Last week, I received an email from someone asking me to call them. Frankly, I was confused. If he wanted to reach me by phone, why didn’t he call? More important to me, I didn’t know what he really wanted. “Please call me at 512-xxx-xxxx” was almost the entire message. (I do know the source of his information about me. My phone number was listed right next to my email address.)
It is polite to respond in the way you were contacted. If the person calls you, then you should respond with a phone call. If they send you a direct message on Twitter, then you should DM them back.
Just the Facts, Ma’am
Regardless of how you communicate with someone, give them all the facts. Think of it like the first paragraph of a well-written news story: with the six Ws.
Who, What, When, Where, Why, and hoW
It is your responsibility, according to good etiquette, to give them complete information.
- Who you are
- What you need/want/have
- Where they can reach you
- When you’ll be available, or When your deadline is
- Why it’s important
- hoW they can best deliver
The Phone and VoiceMail
Leave a Message
Calling and hanging up without leaving a message is rude. I know of one person who doesn’t return these calls, and also blocks them from calling again! I’m pretty sure I inadvertently did this same thing to a family member. Someone from a new number in an area code I didn’t recognize called and didn’t leave a message three times in less than ten minutes. I instinctively blocked the caller as spam. Later, I realized it might have been family.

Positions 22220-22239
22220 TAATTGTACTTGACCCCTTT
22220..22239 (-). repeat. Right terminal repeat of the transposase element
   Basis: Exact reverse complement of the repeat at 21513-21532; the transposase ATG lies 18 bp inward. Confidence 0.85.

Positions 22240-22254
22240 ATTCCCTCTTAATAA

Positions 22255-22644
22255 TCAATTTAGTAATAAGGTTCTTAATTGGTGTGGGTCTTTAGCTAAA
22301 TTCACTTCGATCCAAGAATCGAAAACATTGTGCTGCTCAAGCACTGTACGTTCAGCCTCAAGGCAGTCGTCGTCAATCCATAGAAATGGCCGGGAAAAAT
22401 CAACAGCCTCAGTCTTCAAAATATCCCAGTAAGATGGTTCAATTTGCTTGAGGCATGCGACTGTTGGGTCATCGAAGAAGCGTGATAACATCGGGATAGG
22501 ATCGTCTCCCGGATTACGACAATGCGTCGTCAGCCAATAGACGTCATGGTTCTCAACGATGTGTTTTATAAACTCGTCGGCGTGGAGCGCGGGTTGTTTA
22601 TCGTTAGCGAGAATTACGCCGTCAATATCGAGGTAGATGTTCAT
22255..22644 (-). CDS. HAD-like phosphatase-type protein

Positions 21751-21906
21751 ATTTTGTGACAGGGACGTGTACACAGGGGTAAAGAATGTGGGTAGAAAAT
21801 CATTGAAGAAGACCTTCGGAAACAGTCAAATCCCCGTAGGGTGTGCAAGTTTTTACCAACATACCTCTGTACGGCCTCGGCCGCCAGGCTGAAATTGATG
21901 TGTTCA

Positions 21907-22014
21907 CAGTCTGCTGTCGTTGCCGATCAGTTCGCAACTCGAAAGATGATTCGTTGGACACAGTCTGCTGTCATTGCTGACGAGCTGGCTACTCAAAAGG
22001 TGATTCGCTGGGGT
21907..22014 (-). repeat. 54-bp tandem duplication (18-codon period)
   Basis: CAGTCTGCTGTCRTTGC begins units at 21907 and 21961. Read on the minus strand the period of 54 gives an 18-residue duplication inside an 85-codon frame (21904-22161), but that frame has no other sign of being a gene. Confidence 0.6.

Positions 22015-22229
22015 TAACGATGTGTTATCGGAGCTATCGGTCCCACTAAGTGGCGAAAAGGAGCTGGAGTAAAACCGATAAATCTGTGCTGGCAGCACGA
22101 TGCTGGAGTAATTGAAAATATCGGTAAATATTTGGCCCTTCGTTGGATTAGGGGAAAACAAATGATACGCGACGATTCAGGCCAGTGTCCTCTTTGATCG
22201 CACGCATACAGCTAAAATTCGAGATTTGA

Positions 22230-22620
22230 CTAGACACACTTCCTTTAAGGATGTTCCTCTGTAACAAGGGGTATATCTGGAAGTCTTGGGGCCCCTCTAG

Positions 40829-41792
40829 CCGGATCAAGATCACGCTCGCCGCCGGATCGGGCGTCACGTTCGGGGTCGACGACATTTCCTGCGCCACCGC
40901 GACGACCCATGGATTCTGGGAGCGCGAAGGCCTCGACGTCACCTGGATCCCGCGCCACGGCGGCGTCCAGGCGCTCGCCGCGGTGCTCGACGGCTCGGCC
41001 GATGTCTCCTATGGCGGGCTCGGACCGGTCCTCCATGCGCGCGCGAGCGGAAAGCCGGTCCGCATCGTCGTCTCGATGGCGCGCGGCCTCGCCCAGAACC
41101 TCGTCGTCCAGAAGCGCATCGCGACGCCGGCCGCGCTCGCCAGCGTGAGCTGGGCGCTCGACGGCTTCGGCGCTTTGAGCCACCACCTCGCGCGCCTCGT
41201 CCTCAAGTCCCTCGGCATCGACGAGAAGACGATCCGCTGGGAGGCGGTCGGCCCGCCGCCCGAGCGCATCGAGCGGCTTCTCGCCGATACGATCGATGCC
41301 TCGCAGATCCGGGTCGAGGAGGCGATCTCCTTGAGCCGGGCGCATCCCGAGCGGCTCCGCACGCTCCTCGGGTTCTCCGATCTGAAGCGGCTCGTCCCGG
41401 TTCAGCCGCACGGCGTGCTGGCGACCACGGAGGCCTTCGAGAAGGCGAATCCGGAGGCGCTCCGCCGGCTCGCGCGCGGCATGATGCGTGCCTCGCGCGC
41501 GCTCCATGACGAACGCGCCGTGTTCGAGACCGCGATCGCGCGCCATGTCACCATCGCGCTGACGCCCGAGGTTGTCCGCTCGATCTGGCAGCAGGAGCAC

Name/Number, Six Ws, Name/Number again
If you are calling and leaving a voicemail, start with your name and number. Then, give the other Ws information that is the reason you are calling them. Finally, at the end, repeat your name/number again. With caller ID this might be a little overkill, but remember that people check voicemail when driving. Repeating information for them makes it easier on them. It might even make them safer drivers if they aren’t struggling to figure out what you said.
We Are Professionals, Not Teenagers
As the texting generation starts to enter adulthood, we see these courtesies become less common. Remember that you need to act and behave like a professional. Then, once you get to know someone, you can become more casual.
Even among friends, the courtesies are important. If you are calling for anyting other than “just to catch up”, let your friend know. They’ll probably even call you back more quickly!